If We Stop Talking About Vatican II

If we, traditional Catholics, stop talking about the Second Vatican Council, will the liberals? How about the neo-Catholics? I don’t mean “never mention the Council again.” Rather, I mean going on almost endlessly — and negatively — about this-or-that ambiguity in the conciliar texts or this-or-that problematic interpretation, implementation, or downright imposition in the name of the “Spirit of the Council.” Despite the hopes of some traditionalists, Vatican II is not simply going to go away. I suspect that most would prefer that, given present realities, our current Pope refrain from calling another council to “update,” “discuss,” or “clarify” Vatican II. Let it rest. It has only been 50 years. And while there may be a good argument out there that the last five decades has sucked dry the Council’s relevancy, that doesn’t mean it needs an official point-by-point overhaul either. To attempt one now would likely lead to further, not less, ambiguities. Moreover, it seems as if the present leadership of the Church is even more divided and, in some instances, doctrinally suspect than the body of fathers who came together in October 1962 to inaugurate a new “springtime for the Church.”

None of this is to say that serious critical-historical work shouldn’t be continued for the purpose of clarifying what exactly happened at Vatican II, why it happened, and what the consequences have been. Roberto de Mattei’s The Second Vatican Council: An Unwritten Story is, to say the least, a breath of fresh air for those of us who have been choking on the fumes of the triumphalistic narrative of the Council that the neo-Catholic apologetics machine has been emitting for decades. As more private journals, letters, official notes, and other relevant documents come to light, I suspect that the portrait of the Council, as unedifying as it already is, will become even more disturbing — and that’s a good thing. Contrary to the claims of some, there is nothing intrinsically irreverent, spiritually dangerous, or — gosh — sinful about casting light on the Council and its aftermath. Hopefully the results of this research will serve as a warning to a future Pontiff who might, for good reasons or ill, get it into his head that what the Church needs is another round of rethinking. Factionalism, media manipulation, and procedural incursions ruled the day at Vatican II. It would be a great shame if they weren’t addressed before any new council is convened. (Let me stress again that such a convocation should not occur now nor, perhaps, for another century.)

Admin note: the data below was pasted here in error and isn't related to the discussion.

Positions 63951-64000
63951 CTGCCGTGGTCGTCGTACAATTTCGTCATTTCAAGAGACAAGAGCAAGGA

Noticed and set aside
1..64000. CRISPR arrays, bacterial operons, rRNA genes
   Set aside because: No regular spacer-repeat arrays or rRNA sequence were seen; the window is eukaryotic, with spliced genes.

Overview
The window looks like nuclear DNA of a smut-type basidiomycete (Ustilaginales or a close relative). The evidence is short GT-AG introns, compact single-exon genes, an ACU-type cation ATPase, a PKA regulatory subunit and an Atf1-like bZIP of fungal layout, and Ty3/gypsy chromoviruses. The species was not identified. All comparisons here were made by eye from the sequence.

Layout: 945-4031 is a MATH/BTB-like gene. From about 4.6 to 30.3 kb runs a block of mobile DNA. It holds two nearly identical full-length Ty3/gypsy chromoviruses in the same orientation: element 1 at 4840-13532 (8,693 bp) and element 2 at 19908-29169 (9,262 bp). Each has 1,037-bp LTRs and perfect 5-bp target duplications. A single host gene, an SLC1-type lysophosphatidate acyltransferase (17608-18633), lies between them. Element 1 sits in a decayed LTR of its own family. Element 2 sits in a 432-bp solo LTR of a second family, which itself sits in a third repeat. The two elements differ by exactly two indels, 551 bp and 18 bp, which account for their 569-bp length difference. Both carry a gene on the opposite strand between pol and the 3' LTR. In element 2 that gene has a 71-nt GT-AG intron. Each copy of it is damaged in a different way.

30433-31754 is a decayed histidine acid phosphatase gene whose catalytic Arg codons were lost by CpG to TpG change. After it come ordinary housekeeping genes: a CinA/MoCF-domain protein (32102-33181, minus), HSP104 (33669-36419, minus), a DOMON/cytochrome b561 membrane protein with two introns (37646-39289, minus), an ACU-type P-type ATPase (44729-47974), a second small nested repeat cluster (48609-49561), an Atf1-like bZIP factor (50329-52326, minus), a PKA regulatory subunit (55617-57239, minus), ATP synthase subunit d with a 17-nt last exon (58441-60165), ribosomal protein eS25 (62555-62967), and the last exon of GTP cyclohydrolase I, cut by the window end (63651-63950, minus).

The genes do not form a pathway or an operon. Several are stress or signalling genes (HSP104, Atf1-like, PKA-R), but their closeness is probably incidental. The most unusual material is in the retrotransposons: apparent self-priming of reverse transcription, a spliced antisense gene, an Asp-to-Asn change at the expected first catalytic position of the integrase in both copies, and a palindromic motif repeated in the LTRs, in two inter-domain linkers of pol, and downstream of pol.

So what do I mean when I say that traditional Catholics probably shouldn’t go on about the Council? What I mean is that we should stop complaining about it. It happened; it has been a real disaster; but the council itself (not the crisis it engendered) is over. So let’s work with it. Instead of leaving the Council’s dogmatic documents open to the freewheeling interpretation of liberals and other renovationists, shouldn’t traditional Catholics actually do what they want officials in the Church to do, namely read the Vatican II texts in a traditional manner? Where ambiguities exist, clarify them in the light of tradition and where clearly orthodoxy abides, let that orthodoxy be known. The “hermeneutic of continuity,” so far at least, has been used to cover over Vatican II’s problems while absolutizing that council; that needs to stop. Traditional Catholics, many of whom often have a steadier eye toward the pre-1962 magisterium, can work to establish an authentically continuous interpretation of the Second Vatican Council. Perhaps traditionalists cannot complete that work, but if not, then wouldn’t it be prudent to turn to the Congregation for the Doctrine of the Faith (CDF) to ask for clarification? If there are tensions between the pre- and post-conciliar magisterium (and there are), then traditional Catholics should feel emboldened enough to ask the CDF for answers. That’s its job after all. If, however, we choose to continue lamenting the Council and wishing it had never occurred, then who controls the Council’s interpretation? Who develops this “spirit of the Council” which, so the story goes, mandated theological anarchy, disciplinary laxity, and liturgical banality? Certainly not us.